Sometimes that hidden gem is in the one place you don’t look. For MBAs looking for opportunity, retail may just be that gem.
“Retail wasn’t on my radar,” says Omar Bouknight, who got his MBA from Harvard Business School in 2004. Nor was it on the radar of many other African-Americans in his class. “Maybe 5 percent of us went into retail,” adds the co-author of Your MBA Game Plan.
Why wasn’t retail on the top of the list? “From a financial standpoint, the field wasn’t that attractive. The hot areas back then were private equity, hedge funds and consulting,” says Bouknight.
“Hotshot MBAs are not looking at retail,” Jeff Greene, a partner at the New York City-based recruiting firm Battalia Winston Amrop Hever, concurs. “There are a lot more lucrative fields and [MBAs] have loans to pay off.”
Retail salaries are generally much lower than what Wall Street offers. MBAs can earn in the high five figures in retail, occasionally six figures if the individual had some significant work experience in between college and graduate school, estimates Gregg Smith, Global Head of the recruiting firm Boyden’s Diversity Inclusion practice.
The numbers reflect the lack of interest in retailing. According to the 2006 Current Population Survey from the U.S. Census Bureau of Labor Statistics, African Americans make up roughly 10 percent of retail employees. Of all retail employees 25 years and older, only about 3% had master’s degrees, according to BLS.
A 2004 study by Business Design Consulting, a research and consulting firm, revealed that of 927 merchandising executives surveyed from 77 companies, approximately 9 percent were of color, (2 percent African-American, 4 percent Asian and 4 percent Latino). Of the 462 planning and allocation executives identified, 16 percent (3 percent African American, 9 percent Asian, and 4 percent Latino) were of color.
But those at the MBA level, who venture into historically uncharted territory for minorities, are finding a sea of challenges and opportunity.
“Retail is one of few industries where you can stretch as a leader,” says Michael Brown, MBA and author of Fresh Customer Service. “Why? You can work with ages 17-79, learn how to motivate them, figure out how to cope with an ever-changing environment and get a grasp of cost control,” says Brown. “That’s a solid foundation for any career.”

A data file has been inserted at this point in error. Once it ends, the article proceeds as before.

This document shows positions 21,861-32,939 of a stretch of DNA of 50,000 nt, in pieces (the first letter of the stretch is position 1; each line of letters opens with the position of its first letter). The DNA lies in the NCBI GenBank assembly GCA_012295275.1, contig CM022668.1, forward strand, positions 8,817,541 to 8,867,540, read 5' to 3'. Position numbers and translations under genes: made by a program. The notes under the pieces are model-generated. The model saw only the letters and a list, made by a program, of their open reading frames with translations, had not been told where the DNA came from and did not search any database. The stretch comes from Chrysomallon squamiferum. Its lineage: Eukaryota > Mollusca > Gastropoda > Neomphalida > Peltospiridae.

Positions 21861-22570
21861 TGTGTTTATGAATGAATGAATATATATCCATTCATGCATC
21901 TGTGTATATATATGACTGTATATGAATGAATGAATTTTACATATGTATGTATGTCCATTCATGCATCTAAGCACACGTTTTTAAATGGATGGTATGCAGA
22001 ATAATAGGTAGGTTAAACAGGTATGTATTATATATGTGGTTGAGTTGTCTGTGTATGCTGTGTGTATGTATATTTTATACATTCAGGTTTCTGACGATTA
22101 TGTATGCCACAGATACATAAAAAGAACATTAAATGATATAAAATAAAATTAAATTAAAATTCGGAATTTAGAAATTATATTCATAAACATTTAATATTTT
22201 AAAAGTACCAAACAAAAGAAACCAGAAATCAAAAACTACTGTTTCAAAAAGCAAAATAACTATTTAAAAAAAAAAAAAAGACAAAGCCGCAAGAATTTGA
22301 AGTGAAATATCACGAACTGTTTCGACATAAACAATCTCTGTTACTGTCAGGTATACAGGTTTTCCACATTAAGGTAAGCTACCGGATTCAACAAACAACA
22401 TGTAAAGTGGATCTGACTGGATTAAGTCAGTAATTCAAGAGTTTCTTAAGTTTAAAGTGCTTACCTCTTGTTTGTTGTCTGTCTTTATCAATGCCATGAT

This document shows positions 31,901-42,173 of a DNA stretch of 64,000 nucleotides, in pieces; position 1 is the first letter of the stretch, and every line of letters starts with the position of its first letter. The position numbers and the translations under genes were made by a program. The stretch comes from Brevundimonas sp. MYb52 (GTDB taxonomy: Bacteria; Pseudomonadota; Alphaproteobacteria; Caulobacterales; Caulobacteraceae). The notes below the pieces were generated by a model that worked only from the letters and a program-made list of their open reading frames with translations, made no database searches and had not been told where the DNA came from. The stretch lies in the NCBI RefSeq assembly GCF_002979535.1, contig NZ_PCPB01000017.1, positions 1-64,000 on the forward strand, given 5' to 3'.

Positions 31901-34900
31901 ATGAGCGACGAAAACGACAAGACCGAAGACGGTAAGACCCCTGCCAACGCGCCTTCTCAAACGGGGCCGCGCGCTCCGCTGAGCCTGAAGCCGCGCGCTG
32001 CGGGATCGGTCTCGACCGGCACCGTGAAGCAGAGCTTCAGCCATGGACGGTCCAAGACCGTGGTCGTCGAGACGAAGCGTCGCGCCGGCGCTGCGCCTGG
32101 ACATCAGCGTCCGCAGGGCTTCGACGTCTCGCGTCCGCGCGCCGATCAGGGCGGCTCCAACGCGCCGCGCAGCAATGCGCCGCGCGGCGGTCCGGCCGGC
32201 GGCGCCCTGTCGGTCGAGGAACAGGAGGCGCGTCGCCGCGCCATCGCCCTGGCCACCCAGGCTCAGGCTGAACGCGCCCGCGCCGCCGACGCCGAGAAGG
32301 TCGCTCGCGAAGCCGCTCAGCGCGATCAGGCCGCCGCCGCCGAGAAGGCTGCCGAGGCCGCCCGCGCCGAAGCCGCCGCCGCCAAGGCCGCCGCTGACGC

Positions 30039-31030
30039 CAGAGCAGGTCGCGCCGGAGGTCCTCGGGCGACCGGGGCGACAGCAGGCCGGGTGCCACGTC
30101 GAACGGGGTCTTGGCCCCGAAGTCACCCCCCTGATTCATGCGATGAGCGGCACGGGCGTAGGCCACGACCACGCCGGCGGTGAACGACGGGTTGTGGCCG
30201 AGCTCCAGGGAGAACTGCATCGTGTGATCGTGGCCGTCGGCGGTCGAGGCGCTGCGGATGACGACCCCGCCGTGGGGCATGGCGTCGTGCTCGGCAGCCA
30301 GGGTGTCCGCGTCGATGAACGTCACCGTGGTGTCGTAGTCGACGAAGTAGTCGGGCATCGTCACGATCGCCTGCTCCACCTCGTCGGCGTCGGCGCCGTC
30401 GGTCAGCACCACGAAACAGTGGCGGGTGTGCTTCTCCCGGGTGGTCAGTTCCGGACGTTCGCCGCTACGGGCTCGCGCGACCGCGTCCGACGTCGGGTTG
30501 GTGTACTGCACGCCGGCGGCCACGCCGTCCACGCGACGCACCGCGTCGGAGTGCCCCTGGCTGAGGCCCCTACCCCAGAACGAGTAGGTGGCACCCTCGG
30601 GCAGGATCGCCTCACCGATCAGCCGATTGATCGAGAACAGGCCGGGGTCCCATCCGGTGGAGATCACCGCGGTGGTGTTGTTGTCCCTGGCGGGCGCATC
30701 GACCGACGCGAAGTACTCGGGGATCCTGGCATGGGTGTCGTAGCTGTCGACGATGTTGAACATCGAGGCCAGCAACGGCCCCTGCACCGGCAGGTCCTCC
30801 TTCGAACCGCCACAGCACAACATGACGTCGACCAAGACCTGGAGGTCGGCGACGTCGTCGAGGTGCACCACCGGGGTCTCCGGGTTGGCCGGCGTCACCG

The jobs for MBAs run the gamut of support functions, including finance, treasury, accounting, marketing, information technology and more. MBAs don’t fare as well in the merchandising side, which Smith says is typically the route to the chief executive suite.
“The perception is that African-Americans are not good in merchandising,” says Greene.
But there are internships and rotational programs that can help to level the playing field.
April Crosse, who graduated from Harvard Business School with Bouknight, broke the mold. After Harvard she was hired at Neiman Marcus as the manager of merchandise planning, where she used her financial expertise in the buying office, budgeting, forecasting, and managing merchandise flow. For the last 18 months, Crosse has been a buyer of women’s couture – traveling from Neiman Marcus’ Dallas headquarters to vendor showrooms and runway shows in New York and Europe – to help choose styles that will grace the aisles of Neiman Marcus’ 35 stores.
“I don’t hobnob with Anna Wintour,” she jokes. But Crosse, who worked in retail as a teenager and in college, realizes she’s in an elite class. Of the store’s buyers, only about 5 percent are African-American.
After completing undergraduate studies at West Point and serving in the Army, Noah Johnson went through Wal-Mart’s internship program in 2005. He wasn’t interested in retail per se, but the internship in operations was enticing. He was exposed to finance, merchandising, various areas of the company and its leadership.
“We worked on a real time project, something current, vital, not just created for the internship program,” Johnson says. He was assigned a mentor, and says the experience was so good that he wanted to work there full time. After receiving his MBA from Stanford in 2006, he joined Wal-Mart’s rotational program, working for several months in a variety of divisions – the stores, learning how to run day-to-day activities, a stint at Sam’s Club, merchandising and in international.
“I was tapped on my shoulder about a strategic management position. Management asked me what I wanted to do,” he recalls. Today he is Senior Manager Corporate Strategy and Insight for Wal-Mart. “I’ve been given a lot of responsibility, early. I must know what is going on in China, Europe as well as here. It’s challenging, and exciting.”
How to succeed in retailing
There’s plenty of room to grow, if you know what it takes to flourish in what can be a tough environment. Retail is extremely competitive, given the Internet, ever-changing consumer tastes, the economy, and numerous other factors. It’s not a field for the faint of heart.
“Be prepared to work hard. It’s a dynamic, fast-paced world. You will put in the hours, comparable to Wall Street MBAs,” Danté Anderson, MBA and vice president of marketing and insights at the Sam’s Club division of Wal-Mart, advises.